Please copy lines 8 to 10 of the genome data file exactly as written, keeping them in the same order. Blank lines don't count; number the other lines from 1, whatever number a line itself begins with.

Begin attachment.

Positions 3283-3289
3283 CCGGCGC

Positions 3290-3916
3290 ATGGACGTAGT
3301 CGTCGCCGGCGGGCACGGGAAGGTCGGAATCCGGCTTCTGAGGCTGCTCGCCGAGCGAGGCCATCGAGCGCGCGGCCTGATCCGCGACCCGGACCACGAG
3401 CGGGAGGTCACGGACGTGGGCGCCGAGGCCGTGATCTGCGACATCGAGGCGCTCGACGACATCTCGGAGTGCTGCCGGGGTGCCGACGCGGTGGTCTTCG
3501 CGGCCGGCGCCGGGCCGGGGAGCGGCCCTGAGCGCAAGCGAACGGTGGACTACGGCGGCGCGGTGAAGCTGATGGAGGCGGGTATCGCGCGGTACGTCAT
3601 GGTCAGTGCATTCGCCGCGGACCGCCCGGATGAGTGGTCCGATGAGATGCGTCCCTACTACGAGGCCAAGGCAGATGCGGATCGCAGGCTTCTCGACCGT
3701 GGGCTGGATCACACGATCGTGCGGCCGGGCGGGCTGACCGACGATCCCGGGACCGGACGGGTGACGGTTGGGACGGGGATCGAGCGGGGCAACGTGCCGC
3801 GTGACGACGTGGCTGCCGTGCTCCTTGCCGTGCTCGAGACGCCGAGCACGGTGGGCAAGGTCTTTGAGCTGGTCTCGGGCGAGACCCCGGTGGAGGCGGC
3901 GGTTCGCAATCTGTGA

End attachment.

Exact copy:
3601 GGTCAGTGCATTCGCCGCGGACCGCCCGGATGAGTGGTCCGATGAGATGCGTCCCTACTACGAGGCCAAGGCAGATGCGGATCGCAGGCTTCTCGACCGT
3701 GGGCTGGATCACACGATCGTGCGGCCGGGCGGGCTGACCGACGATCCCGGGACCGGACGGGTGACGGTTGGGACGGGGATCGAGCGGGGCAACGTGCCGC
3801 GTGACGACGTGGCTGCCGTGCTCCTTGCCGTGCTCGAGACGCCGAGCACGGTGGGCAAGGTCTTTGAGCTGGTCTCGGGCGAGACCCCGGTGGAGGCGGC